It’s hard not to love him as much as he loves himself

The yard is a future sun trap (Milk Beach)

At first glance, the glass and sculpted Milk Beach Soho doesn’t belong in its namesake neighborhood. London Sohophiles come here for the local institutional pubs, independent shops and old, often unchanged restaurants alongside the odd new holey bistro or wine bar in hopes of becoming part of the region’s heroes. In fact, Milk Beach – the second London outpost of this chic Aussie concept – is slightly off Soho’s former royal grid, reached through a curious mini-arch on Greek Street.

When you bend down, there’s a Alice in Wonderland-change of style in the perspective: the neat and low-rise vintage streets give way to an imposing and hypermodern courtyard. To one side is the restaurant’s sculpted glass facade, topped with turquoise mermaid-scale tiling, as well as chic patio seating suspended with blankets. Toto, I feel like we’re not in Soho anymore.

Luckily, when you sneak into this high-ceilinged hotspot, the welcome is warm enough for any Sohophile. It may seem upscale and brand new, but Australians offer informal and welcoming hospitality like no one else. We are led to a corner table, through pockets of fashionable couples and young groups feasting on plates to share. Seductively dressed locals hang out at the bar; a young workforce buzzes with tantalizing plates. This place has made a name for itself with its weekend brunch, but it seems dinner time is just as loud.

The menu here is instantly an exercise in narrowing down your favorites: everything almost looks boring and alluring. My partner and I make cases for our choices, knowing that we can only possibly squeeze three or four small plates along with two larger ones. Or two small and four large? No, we forgot the oysters. With the help of a friendly waiter, who advises us on the best choices, the size of the dishes and the best combinations, we start with oysters and cocktails, and compromise on three small plates and two larger dishes to to share.

This Dream Monkfish Curry (Milk Beach)

This Dream Monkfish Curry (Milk Beach)

Martini fans should head for the subtle but brilliant Milk Beach Martini – a Bondi-style surf-infused gin number with a spritz of “ocean-infused vermouth”, sea salt and celery. It comes with a delicate and unknown leaf attached to the delicate glass. What I’m instructed to snack on between sips – it’s an oyster leaf, another friendly waiter in his twenties tells me, slightly tasting the sea with just a faint musky undertone of shellfish. Luckily we ordered the oysters.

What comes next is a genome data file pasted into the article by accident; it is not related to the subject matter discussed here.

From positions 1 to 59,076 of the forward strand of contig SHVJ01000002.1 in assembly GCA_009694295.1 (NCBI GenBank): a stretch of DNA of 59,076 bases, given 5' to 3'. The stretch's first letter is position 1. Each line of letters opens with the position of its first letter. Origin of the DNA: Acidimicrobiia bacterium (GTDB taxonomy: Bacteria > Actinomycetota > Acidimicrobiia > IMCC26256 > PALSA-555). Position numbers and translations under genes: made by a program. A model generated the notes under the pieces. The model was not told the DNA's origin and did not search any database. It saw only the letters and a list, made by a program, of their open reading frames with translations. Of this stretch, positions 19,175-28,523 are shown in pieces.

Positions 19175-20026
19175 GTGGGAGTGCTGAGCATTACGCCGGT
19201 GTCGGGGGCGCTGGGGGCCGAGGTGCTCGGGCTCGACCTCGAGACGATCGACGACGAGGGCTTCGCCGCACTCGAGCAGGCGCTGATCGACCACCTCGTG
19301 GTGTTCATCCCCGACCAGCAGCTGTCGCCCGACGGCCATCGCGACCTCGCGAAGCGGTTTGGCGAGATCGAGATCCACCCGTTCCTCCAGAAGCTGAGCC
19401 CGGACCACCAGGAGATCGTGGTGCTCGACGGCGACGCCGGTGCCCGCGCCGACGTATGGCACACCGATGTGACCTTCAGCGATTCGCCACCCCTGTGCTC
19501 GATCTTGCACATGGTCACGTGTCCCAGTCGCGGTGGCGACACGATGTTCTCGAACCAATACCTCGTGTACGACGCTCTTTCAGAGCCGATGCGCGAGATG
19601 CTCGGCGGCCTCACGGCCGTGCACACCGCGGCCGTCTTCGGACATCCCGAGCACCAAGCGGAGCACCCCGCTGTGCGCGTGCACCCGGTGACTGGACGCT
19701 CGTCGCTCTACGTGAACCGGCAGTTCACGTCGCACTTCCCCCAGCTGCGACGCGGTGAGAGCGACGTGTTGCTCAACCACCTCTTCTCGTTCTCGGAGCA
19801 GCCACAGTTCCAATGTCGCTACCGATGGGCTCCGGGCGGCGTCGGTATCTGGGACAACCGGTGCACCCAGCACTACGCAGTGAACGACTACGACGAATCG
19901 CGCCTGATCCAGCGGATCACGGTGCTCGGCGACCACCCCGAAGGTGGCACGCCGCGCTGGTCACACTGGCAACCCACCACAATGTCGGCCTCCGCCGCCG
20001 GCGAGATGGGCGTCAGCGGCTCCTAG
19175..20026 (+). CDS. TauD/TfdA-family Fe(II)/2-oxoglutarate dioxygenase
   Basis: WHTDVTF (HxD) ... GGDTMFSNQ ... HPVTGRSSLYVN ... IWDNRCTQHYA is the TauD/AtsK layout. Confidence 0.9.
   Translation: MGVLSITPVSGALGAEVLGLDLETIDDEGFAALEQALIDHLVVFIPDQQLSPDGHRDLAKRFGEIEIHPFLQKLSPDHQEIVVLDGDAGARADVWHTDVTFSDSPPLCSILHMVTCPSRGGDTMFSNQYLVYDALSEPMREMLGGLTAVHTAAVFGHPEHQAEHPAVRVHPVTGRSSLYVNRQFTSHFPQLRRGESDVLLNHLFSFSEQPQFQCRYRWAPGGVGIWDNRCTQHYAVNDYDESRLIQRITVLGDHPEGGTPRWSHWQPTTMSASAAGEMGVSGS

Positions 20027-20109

Being ‘the modern Australian’, the selection is eclectic; the main elements that unite the dishes on this menu are the quality of the products and the time spent on the grill. Jumbo typhoon shelter prawns are doused in fermented chili butter, but presented simply, while house-made chicken schnitty (schnitzel) comes with chili mayonnaise and chicken salt crisps. It may sound basic or fast-food, but everything is cooked to perfection: chicken tender and just lightly dusted with seasoning; fatty and chewy fries; juicy and well-spiced prawns.

The seaside and relaxed interior (Milk Beach)

The seaside and relaxed interior (Milk Beach)

Grilled corn on the cob, another staple choice, absolutely sings with a sweet, comforting flavor — it’s served with an umami-packed miso butter for the roll. Yes, you will get sticky fingers here. Pork rib meatballs are light and peppy with cilantro and chili; but what we linger over the most is a dish of monkfish and mussel curry, in a creamy coconut and mustard-yellow sauce crunched with choi sum and basil leaves. The monkfish is more heavenly in its plump, meaty texture than anything I’ve had before – clearly the chefs here pride themselves on their precise, flawless cooking techniques.

As you’ve probably guessed, the Asian influence is strong – it’s more about Sydney as a gateway to the world than an outback experience. We can’t squeeze in the house for prawn toast or the aubergine karaage, but given the popularity of the dumplings and curry, we’ll definitely be back for them for round two.

Grilled yakitori skewers (Milk Beach)

Grilled yakitori skewers (Milk Beach)

The service is also spot on – it seems like every waiter has tasted the dishes and has strong opinions on how best to prepare your feast. Plus, they always appear when you need them. There is a quiet confidence here; a pleasure in the dishes and a concept that they would like you to like too, but that they will respect despite everything. As my boyfriend says, “I don’t think the staff would care if you took your shoes off and lay around barefoot, as long as you were enjoying your dinner.” If the food had been less ooh and aah worthy, we might have spent more time people watching – this joint was packed on a sexy lit Friday night, and alive with the chatter of done deals and pals catching up.

We come away with the feeling that it’s truly rare for a new venue to strike such a good balance between glamorous atmosphere and quality food in its first few weeks. Maybe a new Soho star is born.

Milk Beach | 14 Greek St, London W1D 4DN | 020 4599 4271 | milkbeach.com

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